The Cutting of the Cloth, Southwark Playhouse

Tuesday 17th March 2015

James El-Sharawy and Andy de la Tour in The Cutting of the Cloth. Photo: Philip Gammon
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Nowadays, playwrights do their apprenticeships at university, studying drama. But, once upon a time, they had proper jobs before they started making theatre. Such is the case of the late Michael Hastings, who died in 2011 and whose most famous piece is Tom & Viv (about TS Eliot and his wife). Before becoming a playwright, he worked for three years as a tailor’s apprentice. The Cutting of the Cloth, written in 1973 and accumulating dust in a bottom drawer ever since, is based on those early work experiences. But is it worth staging?

The story is set in Savile Row and takes place during just over a year between 1953 and 1955. In the cellar of a gentleman’s tailor is a chilly workshop where two craftsmen work long hours for little money. They are vividly contrasted: Polish-born and Jewish Spijak, a widower given to shouting, believes that hand-sewn suits are the mark of true craftsmanship; Eric, a Londoner and bachelor, uses a sewing machine to improve his productivity and his income. Both master craftsmen have female helpers — tailoresses called kippers (because they looked for work in pairs to avoid sexual harassment): the older Iris, who helps Eric, and the younger Sydie, who is Spijak’s daughter. Into this isolated world, with its own vocabulary and traditional work practices, comes Maurice, Spijak’s 16-year-old apprentice, who at first has aspirations to become a playwright. In one sense, this is a traditional 1970s work play; in another it is a family drama and a coming of age story; in yet another it is about the passing of an old way of life.

In the 1950s, the old way of tailoring — in which almost every seem of a suit was hand-stitched and the best suits were so well put together that they were, in Spijak’s words “invisible” (not loud) — was fast being overtaken by the new methods, which depend on sewing machines and speed. This is the faster, cheaper way of consumer capitalism. The hand-made suit must not only look good, but it must also advertise its quality. It must strut the walk, and talk the talk. As Hastings describes this big change — which is clearly also a metaphor for other changes in society — he also makes allusions to the wider society: at this time, future prime minister Harold Macmillan (of “You never had it so good” fame) is minister of housing, and he needs a tweed suit for a shooting party. Later in the play, a lot of work arrives from a contract with some Hollywood stars. But despite this social awareness, this is a story about people.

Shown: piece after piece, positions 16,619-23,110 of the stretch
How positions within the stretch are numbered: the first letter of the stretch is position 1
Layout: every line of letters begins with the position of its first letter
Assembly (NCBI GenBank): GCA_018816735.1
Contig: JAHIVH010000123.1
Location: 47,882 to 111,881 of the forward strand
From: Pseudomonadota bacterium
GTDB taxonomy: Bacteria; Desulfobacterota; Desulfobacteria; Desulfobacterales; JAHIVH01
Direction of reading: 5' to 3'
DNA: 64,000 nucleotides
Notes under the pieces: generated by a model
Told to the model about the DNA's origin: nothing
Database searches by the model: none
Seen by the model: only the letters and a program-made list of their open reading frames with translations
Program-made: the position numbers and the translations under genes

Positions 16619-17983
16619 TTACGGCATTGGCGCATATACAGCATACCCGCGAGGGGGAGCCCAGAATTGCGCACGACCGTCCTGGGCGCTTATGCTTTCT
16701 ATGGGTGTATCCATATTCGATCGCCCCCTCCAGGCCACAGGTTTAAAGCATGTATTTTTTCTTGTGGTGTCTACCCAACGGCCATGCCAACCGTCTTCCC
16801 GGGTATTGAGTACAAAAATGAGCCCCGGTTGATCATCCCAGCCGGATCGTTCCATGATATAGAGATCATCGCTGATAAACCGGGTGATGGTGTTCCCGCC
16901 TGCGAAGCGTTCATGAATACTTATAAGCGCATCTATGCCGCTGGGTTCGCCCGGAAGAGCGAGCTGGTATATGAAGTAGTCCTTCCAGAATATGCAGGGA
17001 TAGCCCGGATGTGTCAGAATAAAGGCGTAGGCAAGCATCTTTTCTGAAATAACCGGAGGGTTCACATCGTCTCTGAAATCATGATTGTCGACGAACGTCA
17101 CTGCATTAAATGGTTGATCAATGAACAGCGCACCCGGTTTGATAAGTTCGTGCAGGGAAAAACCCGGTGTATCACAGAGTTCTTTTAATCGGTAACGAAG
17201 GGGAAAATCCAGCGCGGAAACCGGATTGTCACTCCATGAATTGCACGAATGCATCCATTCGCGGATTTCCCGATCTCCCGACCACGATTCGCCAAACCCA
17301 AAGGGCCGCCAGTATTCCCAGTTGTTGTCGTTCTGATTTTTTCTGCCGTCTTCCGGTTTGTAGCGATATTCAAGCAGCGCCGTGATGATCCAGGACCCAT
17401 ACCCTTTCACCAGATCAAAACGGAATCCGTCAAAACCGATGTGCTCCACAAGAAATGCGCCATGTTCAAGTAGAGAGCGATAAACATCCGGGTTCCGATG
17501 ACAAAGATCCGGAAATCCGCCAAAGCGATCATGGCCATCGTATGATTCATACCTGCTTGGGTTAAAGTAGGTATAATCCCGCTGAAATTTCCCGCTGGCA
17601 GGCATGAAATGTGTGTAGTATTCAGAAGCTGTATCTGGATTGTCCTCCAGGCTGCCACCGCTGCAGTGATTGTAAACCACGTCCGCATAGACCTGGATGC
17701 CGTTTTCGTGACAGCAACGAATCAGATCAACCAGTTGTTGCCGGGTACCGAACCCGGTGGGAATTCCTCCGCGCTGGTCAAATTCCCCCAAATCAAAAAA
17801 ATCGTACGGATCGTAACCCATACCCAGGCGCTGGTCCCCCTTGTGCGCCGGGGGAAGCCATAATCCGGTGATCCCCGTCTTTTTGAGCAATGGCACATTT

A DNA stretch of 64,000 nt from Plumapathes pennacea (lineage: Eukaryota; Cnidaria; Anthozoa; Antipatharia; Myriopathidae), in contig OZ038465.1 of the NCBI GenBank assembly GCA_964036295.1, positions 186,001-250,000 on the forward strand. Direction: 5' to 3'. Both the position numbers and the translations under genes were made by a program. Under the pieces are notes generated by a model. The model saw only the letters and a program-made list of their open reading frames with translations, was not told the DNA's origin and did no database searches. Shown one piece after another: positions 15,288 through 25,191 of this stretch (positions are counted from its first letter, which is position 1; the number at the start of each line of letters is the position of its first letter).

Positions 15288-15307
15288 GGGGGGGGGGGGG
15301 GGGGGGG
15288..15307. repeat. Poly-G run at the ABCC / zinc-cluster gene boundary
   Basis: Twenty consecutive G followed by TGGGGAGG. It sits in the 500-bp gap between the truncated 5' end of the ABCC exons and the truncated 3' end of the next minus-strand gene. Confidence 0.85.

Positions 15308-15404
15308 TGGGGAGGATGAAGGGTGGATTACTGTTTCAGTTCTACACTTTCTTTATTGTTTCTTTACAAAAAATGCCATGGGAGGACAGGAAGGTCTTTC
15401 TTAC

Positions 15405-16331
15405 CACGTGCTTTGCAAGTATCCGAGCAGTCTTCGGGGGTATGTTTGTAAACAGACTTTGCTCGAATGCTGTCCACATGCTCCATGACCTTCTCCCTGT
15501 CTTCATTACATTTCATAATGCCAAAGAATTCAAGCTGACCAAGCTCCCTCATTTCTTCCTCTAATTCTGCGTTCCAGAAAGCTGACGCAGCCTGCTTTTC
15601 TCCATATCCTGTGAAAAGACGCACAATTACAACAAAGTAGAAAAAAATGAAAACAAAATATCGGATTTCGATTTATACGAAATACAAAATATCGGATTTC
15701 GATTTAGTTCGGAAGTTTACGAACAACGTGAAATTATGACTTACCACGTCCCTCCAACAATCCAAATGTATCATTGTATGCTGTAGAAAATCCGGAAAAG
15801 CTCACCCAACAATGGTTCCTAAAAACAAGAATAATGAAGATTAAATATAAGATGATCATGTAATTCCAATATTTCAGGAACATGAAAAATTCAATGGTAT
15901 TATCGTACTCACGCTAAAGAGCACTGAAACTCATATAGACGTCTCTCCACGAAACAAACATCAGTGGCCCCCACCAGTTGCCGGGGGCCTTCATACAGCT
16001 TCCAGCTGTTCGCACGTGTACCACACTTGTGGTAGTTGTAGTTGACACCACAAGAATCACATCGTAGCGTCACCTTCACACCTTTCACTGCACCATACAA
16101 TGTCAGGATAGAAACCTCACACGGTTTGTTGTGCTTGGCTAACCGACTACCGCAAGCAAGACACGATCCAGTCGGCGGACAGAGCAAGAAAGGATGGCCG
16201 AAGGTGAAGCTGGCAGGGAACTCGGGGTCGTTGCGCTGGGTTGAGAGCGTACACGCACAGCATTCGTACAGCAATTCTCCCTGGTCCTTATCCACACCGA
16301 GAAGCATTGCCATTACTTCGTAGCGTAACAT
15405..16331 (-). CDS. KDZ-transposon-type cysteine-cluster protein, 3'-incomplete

At the tragic heart of the piece is the figure of Spijak, a master craftsman and lone drinker, who sees a hand-sewn and perfectly tailored suit as man’s closest brush with heaven. If work demands a 14-hour day, then work will get 14 hours from him — even if it kills his wife (who was also Eric’s sister). In one moment of profound meditation, we learn that their love life was arid, for Spijak’s main desire is to excel at work. By the time Maurice arrives, he is known as “a bleeding tyrant”. For the teenager, the play begins in fear and trembling. Unspoken, although occasionally alluded to, is the whole history of European Jewry, with its generations of migrants to the East End. Maurice is not only the new boy, he is also a symbol of the new secular Jewishness.

The Cutting of the Cloth is a real drama of feeling. Not much happens over the duration of the evening, but a deep sense of real life being lived is evident and all of the characters are deftly drawn. The work is shown to be a process not only of craft, but also of pain, in which fingers are cut and blistered and calloused. As time passes, a sense of tragic inevitability grows, which, despite the humour of the writing, shades into an exquisite feeling of deep sadness. This is a wintry play for a cold night. If you can, sit under the air con.

It is also a real find. Discovered by Two’s Company, it is sensitively directed by Tricia Thorns on Alex Marker’s set, which is so realistic you can almost feel the loose threads tickle your nose. The cast is superb, with utterly convincing performances by Andy de la Tour (Spijak), Paul Rider (Eric), James El-Sharawy (Maurice), Alexis Caley (Sydie) and Abigail Thaw (Iris). Although I wasn’t entirely comfortable with the fact that one tearful moment was played for laughs, the show did convey a wonderful sense of a world and a sensibility we have lost. Yes, this feels like Zen and the art of tailoring — real craft, real quality, no rubbish.

This review first appeared on The Arts Desk 

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